Creating methods for getting lunch made and out the door is essential if you don’t want to be crushed by the packing grind by mid-October. Julie Cole is one of the creators of Mabel’s Labels and the mother of six (six!) kids—in other words, she knows a thing or two about creating and maintaining a lunch-packing system. Most of her kids now assemble their own lunches, but there was a time when the job was all Cole’s—and she had strong feelings about when to do it and how to make the process less chaotic.
“Mornings are just too hectic. You shouldn’t decide what you’re going to wear in the morning, you shouldn’t decide what you’re going to have for breakfast in the morning, and you shouldn’t decide what you’re going to have in your lunch in the morning. These are night-before activities. I don’t like conflict in the morning: I like everyone to go to school happy, having had a positive morning. I find if you take away choices in the morning, there’s no room for conflict.”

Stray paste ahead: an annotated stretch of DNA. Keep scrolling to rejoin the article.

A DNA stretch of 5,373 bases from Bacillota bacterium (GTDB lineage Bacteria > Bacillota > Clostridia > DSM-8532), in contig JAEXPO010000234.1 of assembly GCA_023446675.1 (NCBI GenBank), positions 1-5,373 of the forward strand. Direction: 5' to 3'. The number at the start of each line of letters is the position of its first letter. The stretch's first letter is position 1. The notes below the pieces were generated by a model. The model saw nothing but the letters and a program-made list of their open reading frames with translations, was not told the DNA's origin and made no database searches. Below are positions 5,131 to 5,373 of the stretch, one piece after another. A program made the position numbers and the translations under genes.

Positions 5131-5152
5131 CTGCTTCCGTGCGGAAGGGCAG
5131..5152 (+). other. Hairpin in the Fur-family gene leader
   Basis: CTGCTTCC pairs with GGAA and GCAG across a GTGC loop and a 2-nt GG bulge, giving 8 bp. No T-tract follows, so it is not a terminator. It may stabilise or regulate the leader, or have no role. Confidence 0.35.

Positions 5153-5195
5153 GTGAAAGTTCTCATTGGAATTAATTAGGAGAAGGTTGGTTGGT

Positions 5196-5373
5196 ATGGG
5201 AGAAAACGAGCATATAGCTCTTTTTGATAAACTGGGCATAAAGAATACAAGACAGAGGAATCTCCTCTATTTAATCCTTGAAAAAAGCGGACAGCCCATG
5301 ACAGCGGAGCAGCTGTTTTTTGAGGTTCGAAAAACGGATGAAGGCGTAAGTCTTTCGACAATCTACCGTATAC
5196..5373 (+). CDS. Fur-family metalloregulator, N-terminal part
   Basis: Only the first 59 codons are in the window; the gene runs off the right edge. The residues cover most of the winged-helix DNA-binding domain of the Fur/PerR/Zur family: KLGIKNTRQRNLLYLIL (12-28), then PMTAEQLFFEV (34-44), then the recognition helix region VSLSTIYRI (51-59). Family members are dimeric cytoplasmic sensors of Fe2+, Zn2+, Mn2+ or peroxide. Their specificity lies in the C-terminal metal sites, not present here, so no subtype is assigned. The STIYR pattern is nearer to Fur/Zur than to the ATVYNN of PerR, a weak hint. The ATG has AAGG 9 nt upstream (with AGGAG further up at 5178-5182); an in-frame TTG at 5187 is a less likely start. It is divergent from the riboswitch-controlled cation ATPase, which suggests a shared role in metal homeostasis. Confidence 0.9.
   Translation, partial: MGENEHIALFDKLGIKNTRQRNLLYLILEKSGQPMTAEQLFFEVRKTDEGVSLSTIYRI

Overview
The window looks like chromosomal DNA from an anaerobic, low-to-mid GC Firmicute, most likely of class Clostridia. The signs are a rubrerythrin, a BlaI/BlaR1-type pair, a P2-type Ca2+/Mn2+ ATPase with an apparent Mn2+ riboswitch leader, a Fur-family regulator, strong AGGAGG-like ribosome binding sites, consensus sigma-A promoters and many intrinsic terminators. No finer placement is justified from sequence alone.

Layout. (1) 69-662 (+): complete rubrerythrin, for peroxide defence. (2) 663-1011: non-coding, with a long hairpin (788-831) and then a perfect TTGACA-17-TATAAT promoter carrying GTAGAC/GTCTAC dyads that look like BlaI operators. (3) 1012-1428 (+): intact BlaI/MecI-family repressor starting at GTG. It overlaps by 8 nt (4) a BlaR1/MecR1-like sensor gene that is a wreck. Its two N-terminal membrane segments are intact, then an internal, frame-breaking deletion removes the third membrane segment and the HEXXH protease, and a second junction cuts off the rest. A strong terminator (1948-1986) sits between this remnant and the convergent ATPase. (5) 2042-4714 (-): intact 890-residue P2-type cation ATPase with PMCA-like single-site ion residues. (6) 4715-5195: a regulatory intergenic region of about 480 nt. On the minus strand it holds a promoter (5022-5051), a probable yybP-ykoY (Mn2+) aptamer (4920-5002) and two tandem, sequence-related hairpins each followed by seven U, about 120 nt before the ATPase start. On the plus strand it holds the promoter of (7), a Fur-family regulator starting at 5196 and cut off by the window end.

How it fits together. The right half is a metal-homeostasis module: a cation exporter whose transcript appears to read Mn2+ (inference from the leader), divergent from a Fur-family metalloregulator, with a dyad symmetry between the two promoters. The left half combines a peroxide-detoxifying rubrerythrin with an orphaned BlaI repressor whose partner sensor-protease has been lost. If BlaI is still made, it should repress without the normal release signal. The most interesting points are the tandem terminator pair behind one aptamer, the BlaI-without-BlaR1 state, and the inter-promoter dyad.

“When dinner is on and the lunch boxes come home, give them a wash and pack the lunches right then and there, while you’re already in the kitchen. Then immediately put them back in the fridge so it’s done. In my house, the lunch boxes rarely get put away—they usually get repacked right away.”
“When it makes sense, I double a recipe so it can be used for lunch. For example, I’ll make double chicken Parm, and then warm it up the next day and send it in a Thermos for lunch.” Here are five dinner recipes that can easily be turned into lunches.
“When kids have more skin in the game, they’re more likely to eat. When my kids were small, each one would have a day when they would help me make all six lunches—they were my helper. I couldn’t have each kid make their own lunch because I didn’t want six in the kitchen with me!”
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